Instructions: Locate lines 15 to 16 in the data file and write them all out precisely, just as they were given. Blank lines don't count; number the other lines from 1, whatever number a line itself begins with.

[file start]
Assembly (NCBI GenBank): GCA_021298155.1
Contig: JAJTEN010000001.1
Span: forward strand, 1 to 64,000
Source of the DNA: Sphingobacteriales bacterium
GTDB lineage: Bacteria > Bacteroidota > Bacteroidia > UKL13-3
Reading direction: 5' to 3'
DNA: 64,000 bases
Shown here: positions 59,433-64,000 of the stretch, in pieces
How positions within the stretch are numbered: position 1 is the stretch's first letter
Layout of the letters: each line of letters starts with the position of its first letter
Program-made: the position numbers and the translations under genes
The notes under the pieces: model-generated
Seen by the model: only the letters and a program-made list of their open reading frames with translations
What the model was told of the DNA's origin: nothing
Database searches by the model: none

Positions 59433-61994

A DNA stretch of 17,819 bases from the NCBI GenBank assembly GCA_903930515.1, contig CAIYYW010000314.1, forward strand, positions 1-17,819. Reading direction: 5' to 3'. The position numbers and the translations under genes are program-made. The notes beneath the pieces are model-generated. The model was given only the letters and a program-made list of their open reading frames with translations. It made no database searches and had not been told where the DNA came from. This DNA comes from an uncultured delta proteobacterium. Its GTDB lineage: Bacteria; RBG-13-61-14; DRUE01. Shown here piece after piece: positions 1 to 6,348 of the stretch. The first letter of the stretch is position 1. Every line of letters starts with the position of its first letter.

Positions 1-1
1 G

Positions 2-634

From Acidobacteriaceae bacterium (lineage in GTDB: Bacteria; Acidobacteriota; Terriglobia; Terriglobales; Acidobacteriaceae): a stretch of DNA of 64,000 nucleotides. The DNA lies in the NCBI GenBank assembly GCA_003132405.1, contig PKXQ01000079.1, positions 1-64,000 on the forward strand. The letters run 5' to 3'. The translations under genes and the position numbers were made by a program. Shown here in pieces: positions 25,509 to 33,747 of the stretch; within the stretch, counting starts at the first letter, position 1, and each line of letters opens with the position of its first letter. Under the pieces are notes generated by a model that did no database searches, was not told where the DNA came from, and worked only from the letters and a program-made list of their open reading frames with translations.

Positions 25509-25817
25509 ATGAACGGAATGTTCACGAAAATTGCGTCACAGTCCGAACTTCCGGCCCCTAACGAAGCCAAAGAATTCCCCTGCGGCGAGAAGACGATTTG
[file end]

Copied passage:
Database searches by the model: none

Positions 59433-61994